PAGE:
The focus on returning passengers and relaxation of Covid-19 rules have helped the cruise company's recovery. The next step (and more challenging one) is to win over first-time cruise passengers.
Carnival Corp saw an acceleration in bookings in the third quarter. The boost was due largely to the cruise line’s relaxation of Covid-19 protocols, executives said on the company’s earnings call on Friday.
“It is very encouraging that since announcing our relaxation and protocols in mid-August, we have already seen a very meaningful improvement in booking volumes,” said Carnival CEO Josh Weinstein. “We are now running considerably higher than 2019 levels.”
In August, Carnival announced vaccinated passengers would no longer have to test negative to board and unvaccinated passengers will be allowed to board as long as they provide a negative test.
Onboard and other revenue per diem was up significantly compared to the third quarter of 2019. Carnival Chief Financial Officer and Chief Accounting Officer David Bernstein attributed the growth to price increases, more spending by passengers and increased pre-cruise purchases of onboard activities.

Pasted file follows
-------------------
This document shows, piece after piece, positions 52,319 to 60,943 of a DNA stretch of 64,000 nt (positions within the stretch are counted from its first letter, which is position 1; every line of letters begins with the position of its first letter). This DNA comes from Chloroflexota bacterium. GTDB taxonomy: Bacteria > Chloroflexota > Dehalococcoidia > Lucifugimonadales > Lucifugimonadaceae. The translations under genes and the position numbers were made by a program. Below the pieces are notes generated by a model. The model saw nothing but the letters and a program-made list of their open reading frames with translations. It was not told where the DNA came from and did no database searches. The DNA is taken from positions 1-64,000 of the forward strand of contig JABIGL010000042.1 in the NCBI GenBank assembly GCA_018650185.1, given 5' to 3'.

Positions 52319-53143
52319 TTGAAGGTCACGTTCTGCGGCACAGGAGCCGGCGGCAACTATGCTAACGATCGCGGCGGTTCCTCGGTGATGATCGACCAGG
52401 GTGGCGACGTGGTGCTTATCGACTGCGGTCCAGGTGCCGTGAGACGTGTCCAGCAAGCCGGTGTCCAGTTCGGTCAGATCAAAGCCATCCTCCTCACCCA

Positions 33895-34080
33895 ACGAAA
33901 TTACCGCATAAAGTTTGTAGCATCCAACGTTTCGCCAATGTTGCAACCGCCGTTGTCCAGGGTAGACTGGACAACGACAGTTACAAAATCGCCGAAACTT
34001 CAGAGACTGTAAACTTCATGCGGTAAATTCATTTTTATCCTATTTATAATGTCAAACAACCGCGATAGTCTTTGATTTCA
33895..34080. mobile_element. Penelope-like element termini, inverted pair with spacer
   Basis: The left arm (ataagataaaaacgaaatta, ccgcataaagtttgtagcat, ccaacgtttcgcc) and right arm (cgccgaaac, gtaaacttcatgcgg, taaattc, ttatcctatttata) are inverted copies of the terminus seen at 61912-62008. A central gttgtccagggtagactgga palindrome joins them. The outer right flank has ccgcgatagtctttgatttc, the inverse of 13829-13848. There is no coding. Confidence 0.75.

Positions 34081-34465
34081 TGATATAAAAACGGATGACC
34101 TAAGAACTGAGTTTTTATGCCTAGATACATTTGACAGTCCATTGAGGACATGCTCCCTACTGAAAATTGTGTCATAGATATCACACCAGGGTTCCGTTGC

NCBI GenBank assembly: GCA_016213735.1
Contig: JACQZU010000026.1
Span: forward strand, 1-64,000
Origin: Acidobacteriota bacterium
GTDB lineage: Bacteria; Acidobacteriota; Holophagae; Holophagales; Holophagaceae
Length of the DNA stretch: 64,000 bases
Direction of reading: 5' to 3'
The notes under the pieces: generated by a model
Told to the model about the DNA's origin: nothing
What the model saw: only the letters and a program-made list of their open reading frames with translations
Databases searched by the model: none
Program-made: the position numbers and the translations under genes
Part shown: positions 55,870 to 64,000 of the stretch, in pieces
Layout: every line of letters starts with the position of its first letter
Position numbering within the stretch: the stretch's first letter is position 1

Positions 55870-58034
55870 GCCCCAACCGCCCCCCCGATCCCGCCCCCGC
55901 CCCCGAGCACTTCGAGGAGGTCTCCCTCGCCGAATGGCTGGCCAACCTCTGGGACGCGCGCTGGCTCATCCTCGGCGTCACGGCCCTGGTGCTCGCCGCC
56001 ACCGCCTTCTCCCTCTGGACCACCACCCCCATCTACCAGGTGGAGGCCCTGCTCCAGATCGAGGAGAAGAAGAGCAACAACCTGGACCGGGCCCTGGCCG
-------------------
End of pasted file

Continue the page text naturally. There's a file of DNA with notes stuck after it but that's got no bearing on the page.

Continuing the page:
In the last two quarters combined, advertising has exceeded for the full 2019 and was focused on attracting past passengers, said Weinstein. The company plans to now prioritize attracting over passengers new to cruises. “As our brands have been increasing their advertisement investment, we will increase awareness and consideration and now actively target those new to cruises,” Weinstein said.
Adjusted net loss amounted to $688 million for the third quarter of 2022. Total revenue in the third quarter stood at $4.3 billion, up nearly 80 percent from the second quarter. About 95 percent of Carnival’s capacity was used serving passengers. In the next quarter, Carnival expects eight of its nine brands will have their entire fleet serving passengers.
As part of its decarbonization strategy, Carnival piloted three ships powered by biofuels in the third quarter. One of the ships, Volendam on Carnival’s Holland America Line, ran on 100 percent biofuel, a first among larger-scale ships. The other pilots ran on a mix of biofuel and oil and gas.
Carnival also doesn’t expect hurricanes Fiona and Ian to have a significant impact on business in the fourth quarter. “We have had to cancel a couple of cruises,” Bernstein said. “The impact from these two is probably less than $10 million.”
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